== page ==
Judge Cochran then listed the circumstantial evidence against which the scientific conclusions would be weighed. That list will be discussed momentarily. Judge Cochran concluded by declaring that the scientific conclusions were at odds with the circumstantial evidence and the science should therefore be rejected.
The hallmark of a scientifically sound hypothesis is that it is consistent with, and accounts for, the totality of the known facts. ... When all of the other known facts and evidence are wholly inconsistent with a particular scientific hypothesis, the reasonably objective scientist revisits that original hypothesis, looking for a flaw. Although one does not doubt the honesty and sincerity of these medical examiners, their theory that Melissa did not die until December 29th or 30th because of the relatively intact state of some of her internal organs is flatly contradicted by an incredible wealth of other evidence. They have made no attempt to account for or explain this other evidence or provide an alternate hypothesis. ...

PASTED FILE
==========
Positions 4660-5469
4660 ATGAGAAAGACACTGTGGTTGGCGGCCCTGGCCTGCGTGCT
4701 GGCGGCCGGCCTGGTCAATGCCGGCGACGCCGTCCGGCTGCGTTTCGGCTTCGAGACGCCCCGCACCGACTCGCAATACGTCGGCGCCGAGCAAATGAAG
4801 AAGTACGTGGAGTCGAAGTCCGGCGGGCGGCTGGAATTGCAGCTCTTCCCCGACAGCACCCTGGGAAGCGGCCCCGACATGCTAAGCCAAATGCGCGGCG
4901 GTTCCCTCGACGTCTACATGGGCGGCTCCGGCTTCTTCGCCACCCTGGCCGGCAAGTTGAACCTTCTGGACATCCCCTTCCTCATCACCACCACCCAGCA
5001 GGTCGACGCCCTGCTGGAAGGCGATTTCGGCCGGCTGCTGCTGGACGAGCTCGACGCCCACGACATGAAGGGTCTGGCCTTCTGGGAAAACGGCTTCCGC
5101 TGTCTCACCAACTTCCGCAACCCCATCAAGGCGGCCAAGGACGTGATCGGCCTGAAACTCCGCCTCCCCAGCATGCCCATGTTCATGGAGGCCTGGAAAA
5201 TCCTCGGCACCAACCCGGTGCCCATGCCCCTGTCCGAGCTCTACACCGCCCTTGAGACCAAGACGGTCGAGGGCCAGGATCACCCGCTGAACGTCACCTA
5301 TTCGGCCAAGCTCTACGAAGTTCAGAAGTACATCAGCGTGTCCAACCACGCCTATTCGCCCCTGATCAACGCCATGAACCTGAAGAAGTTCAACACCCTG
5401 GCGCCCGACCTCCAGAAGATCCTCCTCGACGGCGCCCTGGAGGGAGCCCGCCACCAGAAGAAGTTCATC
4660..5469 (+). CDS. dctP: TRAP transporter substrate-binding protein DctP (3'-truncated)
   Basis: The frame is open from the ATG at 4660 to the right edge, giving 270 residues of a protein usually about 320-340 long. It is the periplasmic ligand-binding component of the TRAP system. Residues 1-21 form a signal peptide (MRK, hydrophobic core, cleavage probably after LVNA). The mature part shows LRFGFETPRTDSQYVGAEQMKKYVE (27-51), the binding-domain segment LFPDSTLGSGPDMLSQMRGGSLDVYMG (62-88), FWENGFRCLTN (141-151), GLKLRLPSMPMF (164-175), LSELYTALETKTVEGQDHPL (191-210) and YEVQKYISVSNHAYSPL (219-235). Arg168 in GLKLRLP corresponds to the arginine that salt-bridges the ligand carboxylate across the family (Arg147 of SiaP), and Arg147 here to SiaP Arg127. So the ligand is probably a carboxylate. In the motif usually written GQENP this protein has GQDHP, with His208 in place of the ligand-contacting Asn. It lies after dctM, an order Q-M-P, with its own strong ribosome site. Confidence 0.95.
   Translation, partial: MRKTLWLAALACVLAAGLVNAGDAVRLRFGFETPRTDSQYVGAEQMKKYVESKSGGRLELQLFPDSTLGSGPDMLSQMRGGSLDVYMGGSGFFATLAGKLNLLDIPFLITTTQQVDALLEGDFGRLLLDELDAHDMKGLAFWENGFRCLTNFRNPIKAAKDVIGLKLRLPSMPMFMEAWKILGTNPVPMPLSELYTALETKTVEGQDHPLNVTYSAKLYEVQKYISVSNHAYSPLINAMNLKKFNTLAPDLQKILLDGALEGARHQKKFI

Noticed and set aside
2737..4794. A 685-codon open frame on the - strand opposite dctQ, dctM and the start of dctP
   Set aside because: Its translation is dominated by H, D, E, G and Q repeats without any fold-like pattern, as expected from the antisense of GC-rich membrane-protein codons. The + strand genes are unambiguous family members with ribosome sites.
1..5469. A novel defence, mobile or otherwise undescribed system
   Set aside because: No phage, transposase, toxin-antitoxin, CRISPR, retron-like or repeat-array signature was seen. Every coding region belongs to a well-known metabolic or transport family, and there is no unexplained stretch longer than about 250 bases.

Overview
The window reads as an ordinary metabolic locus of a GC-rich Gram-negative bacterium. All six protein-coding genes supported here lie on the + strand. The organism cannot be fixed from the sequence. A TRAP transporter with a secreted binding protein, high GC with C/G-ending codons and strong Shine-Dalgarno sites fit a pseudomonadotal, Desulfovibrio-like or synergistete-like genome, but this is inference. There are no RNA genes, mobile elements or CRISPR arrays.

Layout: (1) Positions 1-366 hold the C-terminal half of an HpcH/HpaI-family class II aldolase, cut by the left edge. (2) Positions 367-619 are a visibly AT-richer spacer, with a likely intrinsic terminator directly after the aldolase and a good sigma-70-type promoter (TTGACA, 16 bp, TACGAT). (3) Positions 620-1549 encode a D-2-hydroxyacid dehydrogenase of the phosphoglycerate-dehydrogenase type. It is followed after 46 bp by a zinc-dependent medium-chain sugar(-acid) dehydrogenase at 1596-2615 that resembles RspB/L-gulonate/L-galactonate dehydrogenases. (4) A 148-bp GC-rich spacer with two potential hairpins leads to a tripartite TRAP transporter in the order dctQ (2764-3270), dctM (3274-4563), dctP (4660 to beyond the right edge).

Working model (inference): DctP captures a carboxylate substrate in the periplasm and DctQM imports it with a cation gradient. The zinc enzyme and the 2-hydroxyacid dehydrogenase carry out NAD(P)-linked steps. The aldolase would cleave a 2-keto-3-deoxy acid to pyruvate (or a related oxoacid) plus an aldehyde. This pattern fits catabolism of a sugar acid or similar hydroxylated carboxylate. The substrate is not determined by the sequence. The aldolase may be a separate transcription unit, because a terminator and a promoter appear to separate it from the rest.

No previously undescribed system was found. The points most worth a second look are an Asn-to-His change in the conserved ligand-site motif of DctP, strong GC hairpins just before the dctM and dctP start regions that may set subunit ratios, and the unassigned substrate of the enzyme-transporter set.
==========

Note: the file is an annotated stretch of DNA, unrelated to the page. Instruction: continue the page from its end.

I therefore join the Court's Order [to deny relief.]
As it turns out, the "incredible wealth of other evidence" used to convict Larry Swearingen is much like the evidence proving the existence of Santa Claus. The evidence is great in quantity but low in quality.

I address below some of circumstantial evidence identified by Judge Cochran as more trustworthy than the scientific findings. In the excerpts, I have replaced each use of the word "applicant" with "Swearingen."

From Judge Cochran's list of circumstantial evidence allegedly proving Swearingen's guilt.
Three witnesses saw Swearingen sitting with Melissa in the Montgomery College;